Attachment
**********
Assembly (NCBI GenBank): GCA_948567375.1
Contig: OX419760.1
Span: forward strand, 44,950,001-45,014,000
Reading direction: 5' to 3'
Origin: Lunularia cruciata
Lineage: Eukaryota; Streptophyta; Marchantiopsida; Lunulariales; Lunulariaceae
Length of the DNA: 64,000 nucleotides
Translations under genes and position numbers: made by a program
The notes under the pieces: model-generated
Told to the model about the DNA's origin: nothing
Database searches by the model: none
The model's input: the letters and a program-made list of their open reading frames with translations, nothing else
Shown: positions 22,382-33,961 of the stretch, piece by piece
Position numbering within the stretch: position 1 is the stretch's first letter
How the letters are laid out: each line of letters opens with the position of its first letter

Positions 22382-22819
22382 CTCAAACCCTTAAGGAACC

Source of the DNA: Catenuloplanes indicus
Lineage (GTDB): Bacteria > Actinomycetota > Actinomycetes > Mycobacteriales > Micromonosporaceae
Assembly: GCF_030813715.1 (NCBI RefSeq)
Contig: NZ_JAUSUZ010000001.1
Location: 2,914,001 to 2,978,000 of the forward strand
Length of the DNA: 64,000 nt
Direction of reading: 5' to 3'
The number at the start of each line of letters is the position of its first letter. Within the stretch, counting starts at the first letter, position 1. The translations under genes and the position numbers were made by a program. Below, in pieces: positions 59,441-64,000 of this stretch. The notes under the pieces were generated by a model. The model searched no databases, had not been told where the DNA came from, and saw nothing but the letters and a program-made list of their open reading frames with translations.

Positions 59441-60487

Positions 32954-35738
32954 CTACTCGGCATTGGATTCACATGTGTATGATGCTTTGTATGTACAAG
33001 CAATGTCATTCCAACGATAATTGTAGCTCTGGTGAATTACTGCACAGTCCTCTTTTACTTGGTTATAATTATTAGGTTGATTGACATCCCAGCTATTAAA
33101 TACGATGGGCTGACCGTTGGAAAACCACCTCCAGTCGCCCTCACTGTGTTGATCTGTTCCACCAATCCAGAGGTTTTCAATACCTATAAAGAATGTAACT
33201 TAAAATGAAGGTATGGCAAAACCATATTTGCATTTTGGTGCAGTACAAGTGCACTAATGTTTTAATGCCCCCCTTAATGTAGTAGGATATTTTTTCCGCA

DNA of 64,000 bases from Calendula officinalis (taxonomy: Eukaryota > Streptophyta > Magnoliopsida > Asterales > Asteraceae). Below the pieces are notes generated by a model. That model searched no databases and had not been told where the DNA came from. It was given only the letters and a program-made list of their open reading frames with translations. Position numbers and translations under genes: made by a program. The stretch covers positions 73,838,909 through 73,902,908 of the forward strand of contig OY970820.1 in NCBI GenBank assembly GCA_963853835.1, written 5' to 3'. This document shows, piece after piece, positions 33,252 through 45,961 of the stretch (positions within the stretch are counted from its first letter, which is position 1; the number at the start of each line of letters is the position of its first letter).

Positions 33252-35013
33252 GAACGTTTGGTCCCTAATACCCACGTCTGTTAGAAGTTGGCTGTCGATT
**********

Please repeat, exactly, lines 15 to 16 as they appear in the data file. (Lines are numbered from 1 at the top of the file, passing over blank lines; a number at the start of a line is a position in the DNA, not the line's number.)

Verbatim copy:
How the letters are laid out: each line of letters opens with the position of its first letter

Positions 22382-22819